Australia and the France-based Naval Group will apparently ink an agreement for the construction of a new fleet of submarines for the Australian navy. As per credible reports, the signing of the contract has come to fruition after several years of negotiations. The announcement had been made by the federal government after the official inking of the deal – the Attack class submarine Strategic Partnering Agreement.
According to sources familiar with the knowledge of the matter, the officials of the Defense and the Naval Group had been negotiating on the deal in question for several years, with the intent to manufacture 12 submarines. Back in December, there were rumors abound that the project, presently worth $50 billion, is likely to cost much more than expected. However, Defense Minister Christopher Pyne and Prime Minister Scott Morrison released a joint statement claiming that the work on the first attack class submarine (to be named HMAS Attack) would continue, and that it may be delivered within budget somewhere in the early 2030s.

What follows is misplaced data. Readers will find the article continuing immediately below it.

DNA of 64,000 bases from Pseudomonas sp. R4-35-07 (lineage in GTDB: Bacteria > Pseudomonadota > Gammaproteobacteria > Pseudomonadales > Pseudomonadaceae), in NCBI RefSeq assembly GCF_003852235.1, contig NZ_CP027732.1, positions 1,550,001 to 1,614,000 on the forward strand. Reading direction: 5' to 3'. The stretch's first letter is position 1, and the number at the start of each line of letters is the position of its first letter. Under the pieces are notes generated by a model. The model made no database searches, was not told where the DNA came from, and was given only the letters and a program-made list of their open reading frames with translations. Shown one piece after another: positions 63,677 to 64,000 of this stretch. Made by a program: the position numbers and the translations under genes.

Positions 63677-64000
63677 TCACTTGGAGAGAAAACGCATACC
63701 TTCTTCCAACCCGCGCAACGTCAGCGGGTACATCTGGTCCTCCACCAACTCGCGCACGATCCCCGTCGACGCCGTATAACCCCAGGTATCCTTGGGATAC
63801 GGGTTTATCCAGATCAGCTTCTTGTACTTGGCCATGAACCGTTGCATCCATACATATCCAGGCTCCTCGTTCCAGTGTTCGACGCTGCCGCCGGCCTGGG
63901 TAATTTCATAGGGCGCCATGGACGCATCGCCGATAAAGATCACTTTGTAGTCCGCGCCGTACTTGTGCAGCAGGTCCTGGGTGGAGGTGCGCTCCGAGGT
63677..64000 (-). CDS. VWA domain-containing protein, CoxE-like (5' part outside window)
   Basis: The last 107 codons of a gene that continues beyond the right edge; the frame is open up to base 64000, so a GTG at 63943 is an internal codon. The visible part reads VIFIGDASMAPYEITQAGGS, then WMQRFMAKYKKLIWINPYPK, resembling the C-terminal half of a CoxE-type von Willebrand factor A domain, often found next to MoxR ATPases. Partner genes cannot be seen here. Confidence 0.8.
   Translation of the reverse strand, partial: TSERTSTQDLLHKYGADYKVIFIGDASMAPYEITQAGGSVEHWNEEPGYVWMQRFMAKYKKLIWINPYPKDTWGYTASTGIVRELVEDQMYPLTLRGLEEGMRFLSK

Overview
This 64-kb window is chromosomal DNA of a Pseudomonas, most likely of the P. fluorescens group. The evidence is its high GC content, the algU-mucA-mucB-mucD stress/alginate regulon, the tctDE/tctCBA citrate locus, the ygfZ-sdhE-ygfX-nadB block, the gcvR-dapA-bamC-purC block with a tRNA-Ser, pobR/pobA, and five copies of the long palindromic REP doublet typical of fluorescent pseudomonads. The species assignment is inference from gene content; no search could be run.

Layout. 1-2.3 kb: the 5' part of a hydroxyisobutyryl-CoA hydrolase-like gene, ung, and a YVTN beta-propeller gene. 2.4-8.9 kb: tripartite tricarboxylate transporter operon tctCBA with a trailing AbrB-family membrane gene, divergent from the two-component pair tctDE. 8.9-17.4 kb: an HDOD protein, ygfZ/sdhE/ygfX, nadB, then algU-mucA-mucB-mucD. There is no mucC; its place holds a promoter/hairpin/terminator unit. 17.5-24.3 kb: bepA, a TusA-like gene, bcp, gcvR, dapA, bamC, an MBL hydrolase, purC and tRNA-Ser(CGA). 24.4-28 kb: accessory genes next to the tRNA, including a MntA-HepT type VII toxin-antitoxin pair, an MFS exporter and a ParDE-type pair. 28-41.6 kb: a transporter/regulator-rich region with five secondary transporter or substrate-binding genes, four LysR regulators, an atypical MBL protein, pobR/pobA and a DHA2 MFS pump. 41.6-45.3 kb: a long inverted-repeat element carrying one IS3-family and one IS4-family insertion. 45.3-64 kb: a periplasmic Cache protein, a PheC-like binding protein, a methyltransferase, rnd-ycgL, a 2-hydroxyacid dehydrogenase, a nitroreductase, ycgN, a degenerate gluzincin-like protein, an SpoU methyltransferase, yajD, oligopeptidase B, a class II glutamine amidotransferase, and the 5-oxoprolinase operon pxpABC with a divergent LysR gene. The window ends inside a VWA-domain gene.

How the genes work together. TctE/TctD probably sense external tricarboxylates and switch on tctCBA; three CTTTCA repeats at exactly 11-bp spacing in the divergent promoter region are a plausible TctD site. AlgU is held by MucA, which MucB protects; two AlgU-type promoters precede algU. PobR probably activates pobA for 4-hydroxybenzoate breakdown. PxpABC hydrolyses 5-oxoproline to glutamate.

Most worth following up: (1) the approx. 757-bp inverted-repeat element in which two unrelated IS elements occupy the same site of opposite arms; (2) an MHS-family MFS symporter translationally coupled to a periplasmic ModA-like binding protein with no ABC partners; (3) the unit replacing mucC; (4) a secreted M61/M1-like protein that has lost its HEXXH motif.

Branding the inking of the deal to be a ‘defining moment or the country’, the official statement declares that these submarines will help in protect Australia’s security for the many decades to come and in addition, will also help deepen the defense relationship between France and Australia. The statement further affirmed that the official construction on the submarines (dubbed regionally superior) has already commenced, and that the work will be continued under the terms of the agreement, which represents a contractual basis for the program.
For the record, it has been reported that these submarines stand as a major pillar of the Australian government’s National Shipbuilding Plan $90 billion, under which around 54 naval vessels will be constructed in Australia.
The submarine construction yard development at Osborne, South Australia, will apparently continue as a part of the other activities that are required to deliver the program, claim sources familiar with the matter.